India was making final preparations Sunday for the launch of its first model space shuttle, as it bids to join the race to one day make rockets as reusable as airplanes.
India's seven-metre (23-foot) shuttle is expected to blast off from a southeastern space port on Monday, in a crucial step to eventually developing a full-scale, reusable one to send up satellites in the future.
India's space agency director Devi Prasad Karnik told AFP that the test flight was set to occur "any time during the launch window between 7am (0130 GMT) and 11am (0530 GMT), depending upon wind and weather conditions".
The scale-model shuttle will be propelled 70 kilometres into the atmosphere using a 15-tonne rocket before splashing down 10 minutes later into the Bay of Bengal, some 500 kilometres from the Sriharikota space port.
The Indian Space Research Organisation (ISRO) has developed the 1.7-tonne (1,542 kilogram) winged shuttle reportedly on a miniscule budget of one billion rupees ($14 million) over a five-year period.
Called the Reusable Launch Vehicle or RLV-TD, the shuttle will not survive Monday's test flight, but scientists hope that subsequent ones built six times as big over the next decade will glide safely back to land.
"In subsequent test flights, we will attempt to land the reusable vehicle at a specific location on land like an aircraft does on a runway so that we can again use it for launching more satellites," K. Sivan, director of a space research centre developing the vehicles at ISRO, told AFP.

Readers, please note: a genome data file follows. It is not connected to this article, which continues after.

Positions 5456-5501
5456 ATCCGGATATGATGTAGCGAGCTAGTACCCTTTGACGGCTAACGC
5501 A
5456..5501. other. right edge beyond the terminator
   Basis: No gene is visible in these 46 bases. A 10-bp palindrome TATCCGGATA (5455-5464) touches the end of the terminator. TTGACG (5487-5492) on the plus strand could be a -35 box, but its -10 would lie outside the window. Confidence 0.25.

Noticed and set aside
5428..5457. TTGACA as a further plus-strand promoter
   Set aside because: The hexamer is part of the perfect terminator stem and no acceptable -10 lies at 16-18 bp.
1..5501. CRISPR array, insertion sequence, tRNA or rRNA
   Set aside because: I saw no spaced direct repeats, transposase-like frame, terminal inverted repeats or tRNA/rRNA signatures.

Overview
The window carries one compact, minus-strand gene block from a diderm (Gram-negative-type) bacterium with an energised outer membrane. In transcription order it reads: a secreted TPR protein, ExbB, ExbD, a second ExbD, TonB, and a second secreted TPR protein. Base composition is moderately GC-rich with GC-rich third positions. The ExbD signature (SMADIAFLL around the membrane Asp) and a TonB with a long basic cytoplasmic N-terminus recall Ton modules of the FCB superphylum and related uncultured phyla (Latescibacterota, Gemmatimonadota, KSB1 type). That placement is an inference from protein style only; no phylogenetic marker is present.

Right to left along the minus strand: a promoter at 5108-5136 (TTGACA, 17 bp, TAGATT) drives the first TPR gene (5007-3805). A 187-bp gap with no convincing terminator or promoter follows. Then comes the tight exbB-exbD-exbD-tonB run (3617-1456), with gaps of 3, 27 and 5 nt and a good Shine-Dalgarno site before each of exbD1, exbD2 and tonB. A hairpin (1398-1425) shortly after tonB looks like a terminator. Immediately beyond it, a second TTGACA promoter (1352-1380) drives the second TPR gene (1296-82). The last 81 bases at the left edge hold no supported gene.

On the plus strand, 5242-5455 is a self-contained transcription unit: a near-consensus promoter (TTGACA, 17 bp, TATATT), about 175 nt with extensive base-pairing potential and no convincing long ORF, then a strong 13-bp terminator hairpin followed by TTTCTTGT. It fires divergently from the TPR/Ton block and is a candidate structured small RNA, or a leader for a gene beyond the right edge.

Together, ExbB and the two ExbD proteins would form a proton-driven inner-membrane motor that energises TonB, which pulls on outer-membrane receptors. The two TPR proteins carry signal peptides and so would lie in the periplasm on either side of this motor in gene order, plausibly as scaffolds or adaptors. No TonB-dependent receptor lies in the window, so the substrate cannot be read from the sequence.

"The exercise (on Monday) will enable us to collect data on hypersonic speed, autonomous landing" and other useful information, Sivan said.
India faces stiff competition including from global companies which are developing their own reusable rockets after NASA retired its space shuttle programme in 2011.
Reusable rockets would cut costs and waste in the space industry, which currently loses millions of dollars in jettisoned machinery after each launch.
Billionaire Elon Musk's SpaceX and Amazon owner Jeff Bezos's Blue Origin have already successfully undertaken their own test launches.
Russia, Japan and the European Space Agency are also developing similar technology and are in testing stages.
SpaceX tested its powerful Falcon 9 rocket in December while Blue Origin's New Shepard successfully completed a third launch and vertical landing in April this year.
But ISRO hopes to develop its own frugal shuttle, as it seeks to cash in on a huge and lucrative demand from other countries to send up their satellites.
ISRO made global headlines in 2013 after it successfully launched an unmanned mission to orbit Mars, after spending just $73 million, compared to NASA's $671 million outlayed for its Maven Mars mission.
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